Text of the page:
"Beauty comes as much from the mind as from the eye."
- Grey Livingston
Cosmetic Surgery>>

Hair Replacement
If You're Considering Hair Replacement...

Hair loss is primarily caused by a combination of aging, a change in hormones, and a family history of baldness. As a rule, the earlier hair loss begins, the more severe the baldness will become. Hair loss can also be caused by burns or trauma, in which case hair replacement surgery is considered a reconstructive treatment, and may be covered by health insurance.

The Truth About Hair Loss

Baldness is often blamed on poor circulation to the scalp, vitamin deficiencies, dandruff, and even excessive hat-wearing. All of these theories have been disproved. It's also untrue that hair loss can be determined by looking at your maternal grandfather, or that 40-year-old men who haven't lost their hair will never lose it.

The Best Candidates for Hair Replacement

Hair replacement surgery can enhance your appearance and your self-confidence, but the results won't necessarily match your ideal. Before you decide to have surgery, think carefully about your expectations and discuss them with your surgeon.

It's important to understand that all hair replacement techniques use your existing hair. The goal of surgery is to find the most efficient uses for existing hair.

Hair replacement candidates must have healthy hair growth at the back and sides of the head to serve as donor areas. Donor areas are the places on the head from which grafts and flaps are taken. Other factors, such as hair color, texture and waviness or curliness may also affect the cosmetic result. There are a number of techniques used in hair replacement surgery. Sometimes, two or more techniques are used to achieve the best results.

Transplant techniques, such as punch grafts, mini-grafts, micro-grafts, slit grafts, and strip grafts are generally performed on patients who desire a more modest change in hair fullness. Flaps, tissue-expansion and scalp-reduction are procedures that are usually more appropriate for patients who desire a more dramatic change.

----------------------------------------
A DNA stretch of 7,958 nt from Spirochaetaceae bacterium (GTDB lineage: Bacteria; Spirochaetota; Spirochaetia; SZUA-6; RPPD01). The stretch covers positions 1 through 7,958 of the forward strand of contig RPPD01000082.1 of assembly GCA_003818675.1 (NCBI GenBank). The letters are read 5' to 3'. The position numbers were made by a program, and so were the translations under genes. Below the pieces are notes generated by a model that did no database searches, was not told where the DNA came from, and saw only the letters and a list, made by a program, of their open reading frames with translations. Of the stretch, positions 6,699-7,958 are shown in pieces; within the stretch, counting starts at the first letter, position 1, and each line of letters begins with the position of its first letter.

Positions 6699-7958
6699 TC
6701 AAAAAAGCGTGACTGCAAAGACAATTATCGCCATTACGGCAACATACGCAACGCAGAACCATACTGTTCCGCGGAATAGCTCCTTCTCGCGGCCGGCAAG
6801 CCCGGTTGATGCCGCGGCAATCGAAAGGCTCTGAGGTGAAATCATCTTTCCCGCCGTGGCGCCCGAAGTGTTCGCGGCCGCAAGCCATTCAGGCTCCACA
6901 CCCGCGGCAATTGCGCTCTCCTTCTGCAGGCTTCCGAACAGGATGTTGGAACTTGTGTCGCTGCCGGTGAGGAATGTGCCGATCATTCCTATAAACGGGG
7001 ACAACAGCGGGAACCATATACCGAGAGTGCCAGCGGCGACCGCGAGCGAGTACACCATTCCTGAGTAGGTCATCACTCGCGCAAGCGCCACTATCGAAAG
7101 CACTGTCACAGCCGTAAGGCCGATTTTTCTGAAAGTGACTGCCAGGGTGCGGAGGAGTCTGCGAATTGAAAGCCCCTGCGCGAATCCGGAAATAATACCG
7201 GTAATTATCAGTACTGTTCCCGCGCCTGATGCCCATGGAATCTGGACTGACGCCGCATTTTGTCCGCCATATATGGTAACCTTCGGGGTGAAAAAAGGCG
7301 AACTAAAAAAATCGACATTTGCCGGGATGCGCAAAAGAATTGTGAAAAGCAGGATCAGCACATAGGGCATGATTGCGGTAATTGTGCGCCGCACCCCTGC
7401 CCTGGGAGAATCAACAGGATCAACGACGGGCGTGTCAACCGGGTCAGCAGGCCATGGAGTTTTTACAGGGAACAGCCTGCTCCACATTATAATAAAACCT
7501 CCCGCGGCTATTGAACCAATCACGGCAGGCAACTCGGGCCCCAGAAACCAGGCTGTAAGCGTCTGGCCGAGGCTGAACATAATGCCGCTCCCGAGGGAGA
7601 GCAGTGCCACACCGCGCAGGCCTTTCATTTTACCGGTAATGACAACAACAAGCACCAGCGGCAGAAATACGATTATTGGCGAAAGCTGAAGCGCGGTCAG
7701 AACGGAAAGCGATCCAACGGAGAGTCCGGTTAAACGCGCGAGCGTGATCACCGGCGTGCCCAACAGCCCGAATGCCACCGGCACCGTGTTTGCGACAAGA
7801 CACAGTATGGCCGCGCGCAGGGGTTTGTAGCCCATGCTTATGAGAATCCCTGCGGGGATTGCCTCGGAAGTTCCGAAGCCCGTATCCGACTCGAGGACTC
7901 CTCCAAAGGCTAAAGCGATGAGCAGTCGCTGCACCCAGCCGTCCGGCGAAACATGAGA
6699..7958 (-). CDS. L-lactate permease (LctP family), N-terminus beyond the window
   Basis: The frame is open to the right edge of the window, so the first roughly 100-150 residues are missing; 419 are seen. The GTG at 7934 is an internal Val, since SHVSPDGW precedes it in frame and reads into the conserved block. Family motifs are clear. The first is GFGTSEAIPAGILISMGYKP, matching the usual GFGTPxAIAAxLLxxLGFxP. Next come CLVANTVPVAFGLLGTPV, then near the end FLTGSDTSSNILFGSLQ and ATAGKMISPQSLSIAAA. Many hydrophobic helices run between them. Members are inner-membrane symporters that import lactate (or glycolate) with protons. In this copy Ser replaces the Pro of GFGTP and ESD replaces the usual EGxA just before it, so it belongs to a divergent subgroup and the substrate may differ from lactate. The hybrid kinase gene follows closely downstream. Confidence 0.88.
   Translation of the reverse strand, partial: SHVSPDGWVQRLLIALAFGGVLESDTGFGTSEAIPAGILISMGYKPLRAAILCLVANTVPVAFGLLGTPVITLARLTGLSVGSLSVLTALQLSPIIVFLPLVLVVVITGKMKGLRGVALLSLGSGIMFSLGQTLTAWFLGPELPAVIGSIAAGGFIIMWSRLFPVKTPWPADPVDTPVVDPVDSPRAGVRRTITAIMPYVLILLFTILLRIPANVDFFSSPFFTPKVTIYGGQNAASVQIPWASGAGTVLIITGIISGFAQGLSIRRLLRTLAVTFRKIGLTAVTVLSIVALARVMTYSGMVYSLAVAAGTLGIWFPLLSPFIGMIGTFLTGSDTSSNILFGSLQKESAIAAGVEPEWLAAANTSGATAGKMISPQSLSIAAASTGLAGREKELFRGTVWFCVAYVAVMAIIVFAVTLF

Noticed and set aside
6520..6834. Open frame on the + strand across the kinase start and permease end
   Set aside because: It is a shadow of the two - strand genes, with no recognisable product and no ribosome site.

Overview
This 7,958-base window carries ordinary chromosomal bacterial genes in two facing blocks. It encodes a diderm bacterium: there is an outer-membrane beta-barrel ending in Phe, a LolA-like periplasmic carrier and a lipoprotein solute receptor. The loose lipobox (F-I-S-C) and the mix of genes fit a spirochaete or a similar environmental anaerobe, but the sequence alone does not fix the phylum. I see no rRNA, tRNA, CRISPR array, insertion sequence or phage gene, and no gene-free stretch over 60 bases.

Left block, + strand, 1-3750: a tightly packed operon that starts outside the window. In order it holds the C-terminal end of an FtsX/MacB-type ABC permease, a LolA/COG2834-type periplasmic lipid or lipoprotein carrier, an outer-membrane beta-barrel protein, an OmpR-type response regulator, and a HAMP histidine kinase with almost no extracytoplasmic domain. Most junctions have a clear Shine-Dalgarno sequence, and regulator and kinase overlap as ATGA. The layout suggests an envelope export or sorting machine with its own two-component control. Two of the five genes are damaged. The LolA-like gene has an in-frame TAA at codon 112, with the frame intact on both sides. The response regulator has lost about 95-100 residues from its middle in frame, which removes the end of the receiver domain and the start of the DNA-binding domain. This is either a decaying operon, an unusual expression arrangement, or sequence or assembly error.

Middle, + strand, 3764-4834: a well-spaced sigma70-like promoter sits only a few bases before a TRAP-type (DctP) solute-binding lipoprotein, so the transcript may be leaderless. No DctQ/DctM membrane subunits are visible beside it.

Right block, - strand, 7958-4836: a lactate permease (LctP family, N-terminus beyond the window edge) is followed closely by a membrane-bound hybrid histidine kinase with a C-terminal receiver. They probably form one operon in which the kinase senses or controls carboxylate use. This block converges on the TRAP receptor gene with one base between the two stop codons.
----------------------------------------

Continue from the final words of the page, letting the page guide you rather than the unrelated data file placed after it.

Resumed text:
Remember, there are limits to what can be accomplished. An individual with very little hair might not be advised to undergo hair replacement surgery.

Hair Loss in Women

Some doctors estimate that one in five women will experience some degree of hair loss usually caused by aging, illness, or hormonal changes after menopause. Women tend to experience a subtle thinning all over the scalp rather than losing hair in patches as is common in men. To correct the problem, some women choose to wear a wig or hair extensions. Others have had some success using a topical prescriptive drug. The effectiveness of such drugs varies in some patients and simply prevents further hair loss without stimulating any appreciable new growth. Hair replacement surgery may be the answer for those who feel uncomfortable with either of these options.

Because mini-grafts are usually the surgical treatment of choice for filling-in thinning areas, good candidates for this procedure should have dense hair growth at the back of the head. Mini-grafts are harvested from this dense area and replanted in thinning areas to create a fuller look. Occasionally flap and tissue expansion procedures may be used if the individual is judged to be a good candidate.

If you're considering a hair replacement procedure, it's important to understand that you will never have the coverage you had prior to your hair loss, but surgery may camouflage the thin areas and give you more fullness.

All Surgery Carries Some Uncertainty and Risk

Hair replacement surgery is normally safe when performed by a qualified, experienced physician. Still, individuals vary greatly in their physical reactions and healing abilities, and the outcome is never completely predictable.

As in any surgical procedure, infection may occur. Excessive bleeding and/or wide scars, sometimes called "stretch-back" scars caused by tension may result from some scalp-reduction procedures.

In transplant procedures, there is a risk that some of the grafts won't "take". Although it is normal for the hair contained within the plugs to fall out before establishing regrowth in its new location, sometimes the skin plug dies and surgery must be repeated. At times, patients with plug grafts will notice small bumps on the scalp that form at the transplant sites. These areas can usually be camouflaged with surrounding hair.

When hair loss progresses after surgery, an unnatural, "patchy" look may result-especially if the newly-placed hair lies next to patches of hair that continue to thin out. If this happens, additional surgery may be required.
Dr. Harry Marshak, F.A.C.S.
421 North Rodeo Drive | Beverly Hills, CA 90210
About Dr. Marshak|patient financing|the rodeo collection|what to expect
cosmetic surgery|reconstructive surgery|procedures in spanish|contact us